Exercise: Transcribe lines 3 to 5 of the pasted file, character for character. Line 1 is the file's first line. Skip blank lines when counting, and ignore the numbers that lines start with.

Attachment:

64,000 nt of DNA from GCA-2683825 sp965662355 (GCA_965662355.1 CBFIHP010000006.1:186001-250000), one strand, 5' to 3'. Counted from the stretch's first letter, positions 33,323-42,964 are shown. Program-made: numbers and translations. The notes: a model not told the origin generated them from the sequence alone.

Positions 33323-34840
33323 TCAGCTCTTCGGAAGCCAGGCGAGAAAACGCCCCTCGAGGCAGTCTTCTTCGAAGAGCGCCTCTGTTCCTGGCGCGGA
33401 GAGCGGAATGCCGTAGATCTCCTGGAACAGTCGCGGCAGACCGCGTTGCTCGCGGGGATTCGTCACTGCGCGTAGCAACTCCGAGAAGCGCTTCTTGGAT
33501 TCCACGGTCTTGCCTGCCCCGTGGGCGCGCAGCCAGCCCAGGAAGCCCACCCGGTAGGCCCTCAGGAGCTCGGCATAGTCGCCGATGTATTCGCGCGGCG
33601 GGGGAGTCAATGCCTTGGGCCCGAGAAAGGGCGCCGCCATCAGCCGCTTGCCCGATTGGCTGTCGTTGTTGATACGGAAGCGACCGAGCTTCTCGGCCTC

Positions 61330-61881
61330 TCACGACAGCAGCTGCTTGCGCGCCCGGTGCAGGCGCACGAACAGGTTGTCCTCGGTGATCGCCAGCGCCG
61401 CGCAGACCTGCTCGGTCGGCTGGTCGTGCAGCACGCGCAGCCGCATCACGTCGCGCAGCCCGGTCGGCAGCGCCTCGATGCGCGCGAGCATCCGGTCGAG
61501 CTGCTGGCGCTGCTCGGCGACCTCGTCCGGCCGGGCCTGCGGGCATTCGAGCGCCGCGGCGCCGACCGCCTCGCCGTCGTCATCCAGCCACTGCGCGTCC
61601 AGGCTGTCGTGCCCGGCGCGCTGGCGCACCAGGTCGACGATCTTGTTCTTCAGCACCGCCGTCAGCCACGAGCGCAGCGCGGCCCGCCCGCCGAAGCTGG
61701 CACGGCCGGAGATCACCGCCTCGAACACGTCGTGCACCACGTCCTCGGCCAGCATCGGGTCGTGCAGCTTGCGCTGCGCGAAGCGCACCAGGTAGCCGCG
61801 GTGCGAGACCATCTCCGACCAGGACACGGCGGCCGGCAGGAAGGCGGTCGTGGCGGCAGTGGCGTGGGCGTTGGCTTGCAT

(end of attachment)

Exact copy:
33323 TCAGCTCTTCGGAAGCCAGGCGAGAAAACGCCCCTCGAGGCAGTCTTCTTCGAAGAGCGCCTCTGTTCCTGGCGCGGA
33401 GAGCGGAATGCCGTAGATCTCCTGGAACAGTCGCGGCAGACCGCGTTGCTCGCGGGGATTCGTCACTGCGCGTAGCAACTCCGAGAAGCGCTTCTTGGAT
33501 TCCACGGTCTTGCCTGCCCCGTGGGCGCGCAGCCAGCCCAGGAAGCCCACCCGGTAGGCCCTCAGGAGCTCGGCATAGTCGCCGATGTATTCGCGCGGCG